Friday, October 1, 2010

October: “Pumpkinhead”

What of October, that ambiguous month, the month of tension, the unendurable month?
- Doris Lessing

“No, my brothers, my sisters, some kiss to kill a pumpkin’s
Full moons or boyishly kick them to shattered shards -
Some young things which take crepe and cardboard for skins
To make out pirate hats, robot heads and leopards,
Hold ghostly linen poses and suppose one’s dead kin’s
Plot thickens them in their white-picketed grave yards. . . “
It is October in October country, where
A preachy preacher preaches
With black fashions and a darkly held air
On why God fell for his creatures
And why the Fall is all too cold and rare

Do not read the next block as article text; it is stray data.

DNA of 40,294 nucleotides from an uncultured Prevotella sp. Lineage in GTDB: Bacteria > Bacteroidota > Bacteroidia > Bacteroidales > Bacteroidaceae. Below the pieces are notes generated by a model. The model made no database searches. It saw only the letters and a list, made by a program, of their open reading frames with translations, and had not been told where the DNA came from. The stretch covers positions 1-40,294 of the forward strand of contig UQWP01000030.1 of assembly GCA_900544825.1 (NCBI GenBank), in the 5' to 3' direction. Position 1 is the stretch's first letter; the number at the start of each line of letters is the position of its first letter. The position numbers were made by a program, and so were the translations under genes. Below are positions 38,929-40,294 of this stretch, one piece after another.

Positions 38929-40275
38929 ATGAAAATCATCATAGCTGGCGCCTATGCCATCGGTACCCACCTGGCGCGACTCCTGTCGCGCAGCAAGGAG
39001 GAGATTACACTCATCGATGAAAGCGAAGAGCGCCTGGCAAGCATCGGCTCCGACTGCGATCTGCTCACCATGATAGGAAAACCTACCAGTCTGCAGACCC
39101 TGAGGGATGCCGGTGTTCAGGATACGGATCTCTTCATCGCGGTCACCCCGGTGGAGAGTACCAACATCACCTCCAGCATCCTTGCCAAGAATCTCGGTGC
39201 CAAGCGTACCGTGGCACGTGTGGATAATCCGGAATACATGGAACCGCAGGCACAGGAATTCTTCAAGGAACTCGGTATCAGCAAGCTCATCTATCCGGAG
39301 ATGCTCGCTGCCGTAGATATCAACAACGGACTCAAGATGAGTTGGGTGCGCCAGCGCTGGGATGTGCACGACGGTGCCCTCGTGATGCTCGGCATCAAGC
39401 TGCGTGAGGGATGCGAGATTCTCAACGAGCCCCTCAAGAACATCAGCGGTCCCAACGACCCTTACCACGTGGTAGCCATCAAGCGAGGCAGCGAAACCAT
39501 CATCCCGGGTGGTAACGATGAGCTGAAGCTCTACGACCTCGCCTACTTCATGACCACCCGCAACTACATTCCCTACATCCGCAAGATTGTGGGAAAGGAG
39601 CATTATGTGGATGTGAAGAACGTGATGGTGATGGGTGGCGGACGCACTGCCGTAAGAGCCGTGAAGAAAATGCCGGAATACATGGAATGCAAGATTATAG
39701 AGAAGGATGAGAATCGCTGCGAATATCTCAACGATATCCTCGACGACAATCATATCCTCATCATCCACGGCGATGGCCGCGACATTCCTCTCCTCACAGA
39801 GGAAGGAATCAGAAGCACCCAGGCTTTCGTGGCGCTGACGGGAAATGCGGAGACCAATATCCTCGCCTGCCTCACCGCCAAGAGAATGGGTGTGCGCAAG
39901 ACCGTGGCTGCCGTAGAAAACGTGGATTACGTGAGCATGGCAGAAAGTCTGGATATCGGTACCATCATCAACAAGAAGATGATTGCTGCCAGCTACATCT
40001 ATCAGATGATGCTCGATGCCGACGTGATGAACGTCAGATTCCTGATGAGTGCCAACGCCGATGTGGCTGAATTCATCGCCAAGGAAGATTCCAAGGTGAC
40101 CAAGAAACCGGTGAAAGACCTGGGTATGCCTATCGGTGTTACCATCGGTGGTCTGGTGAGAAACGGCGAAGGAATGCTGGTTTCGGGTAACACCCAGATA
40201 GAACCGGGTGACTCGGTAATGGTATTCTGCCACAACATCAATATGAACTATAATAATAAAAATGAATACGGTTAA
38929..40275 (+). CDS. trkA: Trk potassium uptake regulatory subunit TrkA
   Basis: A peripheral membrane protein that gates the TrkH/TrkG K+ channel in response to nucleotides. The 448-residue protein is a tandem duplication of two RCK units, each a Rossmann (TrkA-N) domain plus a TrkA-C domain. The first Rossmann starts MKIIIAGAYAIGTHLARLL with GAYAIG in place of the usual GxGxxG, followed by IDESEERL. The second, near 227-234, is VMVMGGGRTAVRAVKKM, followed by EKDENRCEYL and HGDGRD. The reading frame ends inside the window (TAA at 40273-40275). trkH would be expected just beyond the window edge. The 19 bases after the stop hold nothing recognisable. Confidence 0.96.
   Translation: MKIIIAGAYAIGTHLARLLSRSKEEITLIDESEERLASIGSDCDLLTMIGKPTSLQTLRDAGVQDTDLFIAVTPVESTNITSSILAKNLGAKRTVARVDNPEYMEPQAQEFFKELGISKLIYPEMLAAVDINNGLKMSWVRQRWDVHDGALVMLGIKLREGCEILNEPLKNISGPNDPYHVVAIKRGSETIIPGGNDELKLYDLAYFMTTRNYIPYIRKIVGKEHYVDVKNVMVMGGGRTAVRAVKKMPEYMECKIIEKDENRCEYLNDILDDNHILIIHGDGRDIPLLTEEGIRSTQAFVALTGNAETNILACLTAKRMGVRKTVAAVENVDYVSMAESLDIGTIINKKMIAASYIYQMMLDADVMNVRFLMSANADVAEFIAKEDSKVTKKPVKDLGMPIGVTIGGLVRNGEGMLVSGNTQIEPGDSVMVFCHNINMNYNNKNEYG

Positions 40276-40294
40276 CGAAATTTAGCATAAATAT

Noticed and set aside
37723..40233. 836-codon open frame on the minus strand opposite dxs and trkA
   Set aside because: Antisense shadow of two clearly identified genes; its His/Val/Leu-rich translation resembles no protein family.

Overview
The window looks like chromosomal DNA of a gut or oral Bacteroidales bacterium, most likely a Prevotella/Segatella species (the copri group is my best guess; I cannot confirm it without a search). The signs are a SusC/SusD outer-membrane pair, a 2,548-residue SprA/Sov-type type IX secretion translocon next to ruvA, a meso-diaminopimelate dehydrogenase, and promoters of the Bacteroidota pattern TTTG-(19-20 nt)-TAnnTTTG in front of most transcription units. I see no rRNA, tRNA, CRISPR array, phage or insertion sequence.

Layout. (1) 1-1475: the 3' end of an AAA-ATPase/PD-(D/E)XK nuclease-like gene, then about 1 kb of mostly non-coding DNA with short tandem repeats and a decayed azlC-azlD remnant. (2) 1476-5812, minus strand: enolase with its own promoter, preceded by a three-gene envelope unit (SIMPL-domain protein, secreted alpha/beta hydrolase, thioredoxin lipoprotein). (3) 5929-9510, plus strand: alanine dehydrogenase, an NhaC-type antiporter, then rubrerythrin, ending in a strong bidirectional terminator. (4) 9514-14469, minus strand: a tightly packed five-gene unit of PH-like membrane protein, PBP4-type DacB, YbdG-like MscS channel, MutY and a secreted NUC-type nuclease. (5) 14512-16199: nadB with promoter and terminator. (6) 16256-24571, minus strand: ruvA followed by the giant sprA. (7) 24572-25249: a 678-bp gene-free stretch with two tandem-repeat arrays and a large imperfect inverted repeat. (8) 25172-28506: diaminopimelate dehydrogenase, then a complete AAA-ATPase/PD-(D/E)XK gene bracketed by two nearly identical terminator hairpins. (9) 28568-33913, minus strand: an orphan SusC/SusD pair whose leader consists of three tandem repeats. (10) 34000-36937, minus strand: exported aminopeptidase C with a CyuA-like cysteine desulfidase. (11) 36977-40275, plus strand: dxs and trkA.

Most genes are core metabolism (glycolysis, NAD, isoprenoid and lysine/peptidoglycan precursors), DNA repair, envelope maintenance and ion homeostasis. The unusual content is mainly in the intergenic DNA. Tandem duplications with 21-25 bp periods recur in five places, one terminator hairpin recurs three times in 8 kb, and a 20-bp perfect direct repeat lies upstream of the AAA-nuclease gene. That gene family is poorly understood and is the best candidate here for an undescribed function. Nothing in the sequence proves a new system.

For Jack-O’s lantern-jawed features
Too long fermenting in his own sugar.

Here are time’s border lands, where perhaps a pheasant
Will stick its garrishly-ringed neck
From beyond the woods, bejeweled crescent
In quick, flightless, tremulous trek
Through the hunter-harried air, chill, pleasant,
Demanding an awful respect
For mercury’s merciful fall and dissent.

But forget it, Pastor Pumpkinhead. Make the Fall
As darkly, grotesquely comic
As you want, the door in the garden wall
Rusts fast with frost and still will stick
On the hinges of justice – so we all
Retain enough skull flesh to prick
Even consciences rendered skeletal.
“. . .And so, daylight saves its ends like straw fired in paraffin
Replacing a clergy’s empty head inside a pumpkin
For the hollowed-out evenings before every Halloween
To ignite the night with a jagged, opal-fired grin. “


  1. JOb,

    Do you actually write these poems or are you simply quoting them?

  2. Louise,

    I actualy write them.

    Thanks for stopping in!